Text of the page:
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I installed a SSD disk in my computer and installed Windows 7 in it. I disabled defragmentation on the disk. Now when I try to partition my other disk I'm getting an error

Virtual Disk Manager

The service cannot be started, either because it is disabled or because it has no enabled devices associated with it.

Well, I'm not willing to enable defragmentation because it makes the lifespan of the SSD shorter.



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How did you 'disable' disk defrag? – Ƭᴇcʜιᴇ007 Jun 16 '12 at 15:07
Well I think I managed to enable defragmentation on other disks. I ran defrag and set it to defrag only E and F, not C which is the SSD. – MikkoP Jun 16 '12 at 15:32
There is no need to disable defragmentation on Windows 7. Windows 7 is smart enough to recognize an SSD and knows not to defragment it. – Mr Alpha Jun 16 '12 at 18:15

This is an old question but I found myself in the same situation, and this question is near the top of Google results. So here goes:

As explained in this forum post, the virtual disk manager is tied to the defrag service. My Windows 7 machine disabled the defragmentation service right after it detected it runs on an SSD following a migration.

To enable:

  1. type Start+R and run services.msc from the popup window
  2. Scroll down until you find the Disk Defragmenter service in the list. Its startup type should be Disabled.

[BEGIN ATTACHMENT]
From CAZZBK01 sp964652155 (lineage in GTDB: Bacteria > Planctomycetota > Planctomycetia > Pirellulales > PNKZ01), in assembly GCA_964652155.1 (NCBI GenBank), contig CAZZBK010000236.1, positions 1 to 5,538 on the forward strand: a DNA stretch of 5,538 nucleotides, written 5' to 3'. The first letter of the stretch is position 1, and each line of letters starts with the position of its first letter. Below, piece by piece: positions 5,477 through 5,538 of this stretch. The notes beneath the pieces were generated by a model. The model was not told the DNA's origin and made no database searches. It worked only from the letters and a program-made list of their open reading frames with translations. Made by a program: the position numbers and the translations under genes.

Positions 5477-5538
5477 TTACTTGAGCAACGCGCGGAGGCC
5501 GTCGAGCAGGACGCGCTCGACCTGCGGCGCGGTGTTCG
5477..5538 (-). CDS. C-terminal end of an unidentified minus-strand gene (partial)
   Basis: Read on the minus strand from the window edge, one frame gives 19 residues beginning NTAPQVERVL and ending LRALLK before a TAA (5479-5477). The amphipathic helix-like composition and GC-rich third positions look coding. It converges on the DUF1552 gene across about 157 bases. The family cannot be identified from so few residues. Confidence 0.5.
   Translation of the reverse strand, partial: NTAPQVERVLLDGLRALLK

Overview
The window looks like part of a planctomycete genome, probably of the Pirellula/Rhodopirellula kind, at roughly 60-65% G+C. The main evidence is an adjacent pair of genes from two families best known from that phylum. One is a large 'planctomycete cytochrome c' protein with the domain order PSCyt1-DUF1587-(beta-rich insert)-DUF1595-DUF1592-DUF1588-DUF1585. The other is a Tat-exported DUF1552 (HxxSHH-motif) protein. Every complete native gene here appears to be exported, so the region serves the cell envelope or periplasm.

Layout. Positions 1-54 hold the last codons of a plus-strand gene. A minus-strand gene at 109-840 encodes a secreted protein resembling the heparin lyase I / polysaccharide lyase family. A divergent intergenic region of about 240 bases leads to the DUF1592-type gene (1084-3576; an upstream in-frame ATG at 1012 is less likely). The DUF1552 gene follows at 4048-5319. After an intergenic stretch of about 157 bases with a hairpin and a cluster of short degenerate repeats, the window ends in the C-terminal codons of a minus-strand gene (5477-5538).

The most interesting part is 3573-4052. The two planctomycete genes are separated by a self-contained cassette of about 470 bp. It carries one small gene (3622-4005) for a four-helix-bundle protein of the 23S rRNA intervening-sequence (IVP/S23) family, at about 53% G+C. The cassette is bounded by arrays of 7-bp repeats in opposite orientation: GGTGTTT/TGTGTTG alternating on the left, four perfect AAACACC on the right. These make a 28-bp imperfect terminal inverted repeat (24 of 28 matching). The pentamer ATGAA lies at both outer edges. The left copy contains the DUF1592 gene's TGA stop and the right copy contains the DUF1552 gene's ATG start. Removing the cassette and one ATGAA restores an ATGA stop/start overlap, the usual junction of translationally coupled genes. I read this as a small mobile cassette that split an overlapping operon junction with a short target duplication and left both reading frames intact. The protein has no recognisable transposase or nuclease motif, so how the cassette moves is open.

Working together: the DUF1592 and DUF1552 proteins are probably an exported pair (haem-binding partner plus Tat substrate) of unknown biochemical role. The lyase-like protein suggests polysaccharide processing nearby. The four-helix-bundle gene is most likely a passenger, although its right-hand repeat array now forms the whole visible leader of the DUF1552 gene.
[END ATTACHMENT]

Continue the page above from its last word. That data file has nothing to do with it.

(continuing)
3. Right click on it and select Properties. From there, setting the startup type to Manual worked for me: The service doesn't if not needed, and it doesn't appear to run at all after I fixed my partitions.

To address another point in your question:

I'm not willing to enable defragmentation because it makes the lifespan of the SSD shorter

Windows (starting I think with Vista) is smart enough to know not to defrag SSD drives. Well, it doesn't skip defragmentation completely, but it adjusts it to the SSD's needs. According to this blog post

Storage Optimizer will defrag an SSD once a month if volume snapshots are enabled. This is necessary due to slow volsnap copy on write performance on fragmented SSD volumes. [...] If an SSD gets too fragmented you can hit maximum file fragmentation (when the metadata can’t represent any more file fragments) which will result in errors when you try to write/extend a file. Furthermore, more file fragments means more metadata to process while reading/writing a file, which can lead to slower performance.

I should point out that maximum file fragmentation is hard to reach for a home user, but in any case there shouldn't be a problem letting Windows do its thing. It probably knows best.

Also seeing that my answer is 3 years late, I'm happy to report that (according to popular wisdom) SSD lifespan is not as bad as it once were.

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